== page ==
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Just one full-time police station left in Northern Ireland

Fears of abandoned communities as PSNI plans to scale down 24 stations

By Deborah McAleese

Published 25/08/2015

Police budget cuts could result in another eight stations being closed
Police budget cuts could result in another eight stations being closed

The PSNI has been warned to stop "wiping out" the police estate, as another 24 stations across Northern Ireland face closure or reduced opening hours.

If current proposals are accepted by the Policing Board, the province will be left with just one 24-hour police station, at Musgrave Street in Belfast.

Eight stations are under consideration for closure while another 16 face having their opening hours reduced further, according to the PSNI.

Information obtained by the Belfast Telegraph shows that Strand Road Police Station in Londonderry, which is currently open 24 hours, is one of those under review for reduced opening.

Ten years ago, there were 140 police stations in Northern Ireland. There are currently only two full-time stations and 59 with limited opening hours, following a previous shake-up of the police estate to address budget pressures.

The PSNI has insisted that policing remains a 24/7 operation and that "normal policing will carry on" despite station closures.

Stations under review for closure are: Castlederg, Portrush, Cushendall, Ballyclare, Carrickfergus, Tandragee, Edward Street Portadown and Beragh.

The opening hours of all reporting stations in Belfast, except Musgrave Street, are under review as well as Strabane, Strand Road, Waterside, Limavady, Coleraine, Ballymoney, Ballymena, Larne, Newtownabbey and Antrim stations.

The PSNI said that at the outset of any review of closure of a police station, the district commander will fully assess the financial cost and benefits in full and then enter into a process of community consultation.

Once completed, the regional assistant chief constable must give his approval prior to submission to the Policing Board. Approval from the Policing Board must be obtained before any disposal can commence, the PSNI said.

So far no new further station disposals have been approved by the Policing Board, the PSNI added.

The threat of station closures has been met with serious concern from politicians and police officers, particularly following the Chief Constable's recent assessment that the Provisional IRA still exists.

"I have long been warning that this is happening too fast and too soon. I think it is regrettable, given the need for public confidence in policing, especially at a time when we are told that the PIRA is still in existence," said Policing Board member Jonathan Craig (left).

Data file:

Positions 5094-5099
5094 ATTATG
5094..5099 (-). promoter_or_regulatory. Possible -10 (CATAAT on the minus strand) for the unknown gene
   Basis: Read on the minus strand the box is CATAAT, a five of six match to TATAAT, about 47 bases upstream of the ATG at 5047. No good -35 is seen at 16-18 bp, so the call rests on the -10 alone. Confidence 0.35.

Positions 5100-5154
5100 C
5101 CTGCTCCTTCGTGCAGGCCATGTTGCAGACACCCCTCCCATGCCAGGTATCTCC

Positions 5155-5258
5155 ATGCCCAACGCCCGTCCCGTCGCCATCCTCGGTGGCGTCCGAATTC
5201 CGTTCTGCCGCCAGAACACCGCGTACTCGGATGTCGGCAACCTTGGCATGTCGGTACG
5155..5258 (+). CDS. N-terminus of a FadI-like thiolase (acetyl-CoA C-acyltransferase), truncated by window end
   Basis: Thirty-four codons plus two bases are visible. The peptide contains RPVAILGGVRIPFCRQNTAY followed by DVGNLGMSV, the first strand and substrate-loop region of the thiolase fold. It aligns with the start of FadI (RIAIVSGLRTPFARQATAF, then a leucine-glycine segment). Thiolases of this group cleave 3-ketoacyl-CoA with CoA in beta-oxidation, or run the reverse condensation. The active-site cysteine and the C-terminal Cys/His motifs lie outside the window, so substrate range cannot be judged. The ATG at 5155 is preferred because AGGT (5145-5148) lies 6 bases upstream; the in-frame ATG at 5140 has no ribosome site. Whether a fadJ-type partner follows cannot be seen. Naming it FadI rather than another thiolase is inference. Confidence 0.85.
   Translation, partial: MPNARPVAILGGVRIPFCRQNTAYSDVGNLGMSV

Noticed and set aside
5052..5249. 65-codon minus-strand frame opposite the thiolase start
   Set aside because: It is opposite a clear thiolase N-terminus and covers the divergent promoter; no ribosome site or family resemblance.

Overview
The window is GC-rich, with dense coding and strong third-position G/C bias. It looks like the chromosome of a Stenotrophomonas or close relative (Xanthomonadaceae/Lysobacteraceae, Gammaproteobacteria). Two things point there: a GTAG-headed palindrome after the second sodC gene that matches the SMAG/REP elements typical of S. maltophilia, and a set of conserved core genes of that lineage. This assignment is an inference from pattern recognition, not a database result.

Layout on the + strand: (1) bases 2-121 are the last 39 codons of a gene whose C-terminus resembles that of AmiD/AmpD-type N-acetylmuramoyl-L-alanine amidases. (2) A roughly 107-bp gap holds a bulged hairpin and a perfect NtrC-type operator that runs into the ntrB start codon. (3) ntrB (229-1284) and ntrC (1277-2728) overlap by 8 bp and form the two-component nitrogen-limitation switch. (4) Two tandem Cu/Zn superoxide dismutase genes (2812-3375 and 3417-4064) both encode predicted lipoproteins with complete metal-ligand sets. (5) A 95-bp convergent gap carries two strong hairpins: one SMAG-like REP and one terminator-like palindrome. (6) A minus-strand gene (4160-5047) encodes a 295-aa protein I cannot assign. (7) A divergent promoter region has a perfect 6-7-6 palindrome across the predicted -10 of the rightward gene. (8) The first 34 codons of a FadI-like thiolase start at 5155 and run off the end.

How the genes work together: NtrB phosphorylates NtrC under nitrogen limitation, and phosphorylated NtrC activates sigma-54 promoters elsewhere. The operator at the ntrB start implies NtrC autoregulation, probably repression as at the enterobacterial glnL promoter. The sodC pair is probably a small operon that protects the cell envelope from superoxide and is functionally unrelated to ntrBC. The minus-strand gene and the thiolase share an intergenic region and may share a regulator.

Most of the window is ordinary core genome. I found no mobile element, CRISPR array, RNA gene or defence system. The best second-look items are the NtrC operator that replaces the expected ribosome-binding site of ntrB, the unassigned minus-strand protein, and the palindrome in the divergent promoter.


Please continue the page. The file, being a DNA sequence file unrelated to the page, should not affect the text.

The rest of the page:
The DUP man added: "It is important that police are accessible to the public 24/7.

"Westminster is going to have to realise the pressures faced by policing here."

Ukip's David McNarry warned: "My advice to the Chief Constable and the Policing Board is take a deep breath and rethink this. This is not the time to be making these decisions."

The former justice committee member added: "The public really deserve better.

"In light of recent events the public need assurances and there's nothing assures people more than having an open police station near them.

"I understand the Chief Constable is faced with cutbacks but he has to stop wiping out the police estate."

Rank and file officers are also concerned by the diminishing police estate.

"It feels like we are being removed from the communities that we serve.

"Our stations continue to close and we have fewer and fewer officers and yet the threat from paramilitaries and crime gangs has not gone away," one officer said.

Another added: "I would be concerned that the less visible we are, the more the paramilitaries will try to fill the void."

Assistant Chief Constable Stephen Martin has said that almost all policing services are delivered outside of stations and that fewer people are visiting them.

He insisted that reductions in opening hours "has not led to a reduction in the level of service delivered."

The continued withering of the police estate comes as the PSNI launches the first of its cost-cutting Local Policing Teams (LPTs).

Due to significant budget pressures, neighbourhood policing teams across the province have been cut from more than 80 to just 34.

Belfast Telegraph

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